Monday, April 25, 2022

French Election & Singapore's Succession

In a real democracy like France, people can choose their leaders. After two gruelling rounds, Emmanuel Macron is re-elected President of France with 58.5% versus 41.5% for Marine Le Pen. Not bad for my prediction of Macron's 59% and Le Pen's 41%. I have been a political enthusiast and observer since Form 2 in the era of President Jimmy Carter in 1978. I have grown up watching the elections of major countries for the past 45 years. When a friend posted in our School's group about a politician that would succeed as Singapore's PM, I responded that he would likely make a good Prime Minister. At least he plays the guitar and is more down to earth than most of his colleagues. His upbringing around Marine Parade and Tanjong Katong areas also brought back memories of my time at St. Patrick's Sec. School. I also added a comment of my hope that the succession would happen within a year.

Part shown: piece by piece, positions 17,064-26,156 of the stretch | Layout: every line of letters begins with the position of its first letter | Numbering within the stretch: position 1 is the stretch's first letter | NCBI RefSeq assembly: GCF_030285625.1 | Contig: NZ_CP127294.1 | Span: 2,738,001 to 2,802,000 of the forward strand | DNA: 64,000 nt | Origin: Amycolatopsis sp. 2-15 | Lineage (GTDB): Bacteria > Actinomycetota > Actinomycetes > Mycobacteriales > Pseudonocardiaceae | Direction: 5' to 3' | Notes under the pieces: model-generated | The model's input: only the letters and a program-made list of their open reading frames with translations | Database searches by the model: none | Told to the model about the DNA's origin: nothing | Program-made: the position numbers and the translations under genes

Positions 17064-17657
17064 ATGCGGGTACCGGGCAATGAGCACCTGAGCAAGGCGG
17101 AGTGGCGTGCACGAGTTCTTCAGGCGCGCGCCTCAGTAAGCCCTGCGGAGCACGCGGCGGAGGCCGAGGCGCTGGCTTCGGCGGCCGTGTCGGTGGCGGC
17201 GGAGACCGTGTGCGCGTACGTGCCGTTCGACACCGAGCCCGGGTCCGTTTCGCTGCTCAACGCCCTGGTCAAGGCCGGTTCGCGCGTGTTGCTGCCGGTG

Partly, due to the current PM's promise in stepping down when he turned 70. But Covid-19 came and he stayed on until his earlier successor could no longer wait and opted out due to some excuse of not getting "a long enough run-way". I actually liked the former protege as well as he seemed to be a sincere and genuine person, perhaps not as personable as the current 4G leader. I always hold to the principle that no one is indispensable (secular or spiritual leadership). Sometimes leaders stay on too long for their own good and the detriment of their country. It's good to have fixed terms for Presidents like USA and France. Even Indonesia's current President who is popular in his own country has to step down in 2 years' time after his second term ends. South Korea's one-term Presidency seems too short but once you understand their violent history of dictators, you will appreciate the constraints placed on the levers of power. For a real democracy to function, the masses or people at the grass-roots level must have a say in choosing their leaders. No democratic system is perfect and most Commonwealth countries considered "democratic" have variations of the Westminster system of the United Kingdom except that in Continental Europe, most democracies have their own histories and foundations. One thing I do believe. If God as the Lord of the earth cares who leads a particular nation and how those in authority exercise power since He has called His people to pray for them (1 Tim 2:1-2), I believe that who leads the Church matters more to God. That is why criteria for spiritual leadership are stringent. Men may thwart God's will for a time, but in his time and in His way, God will bring about righteousness and justice for promotion does not come from the East nor from the West - it is God who puts down one and exalts another (Psalm 75:6).

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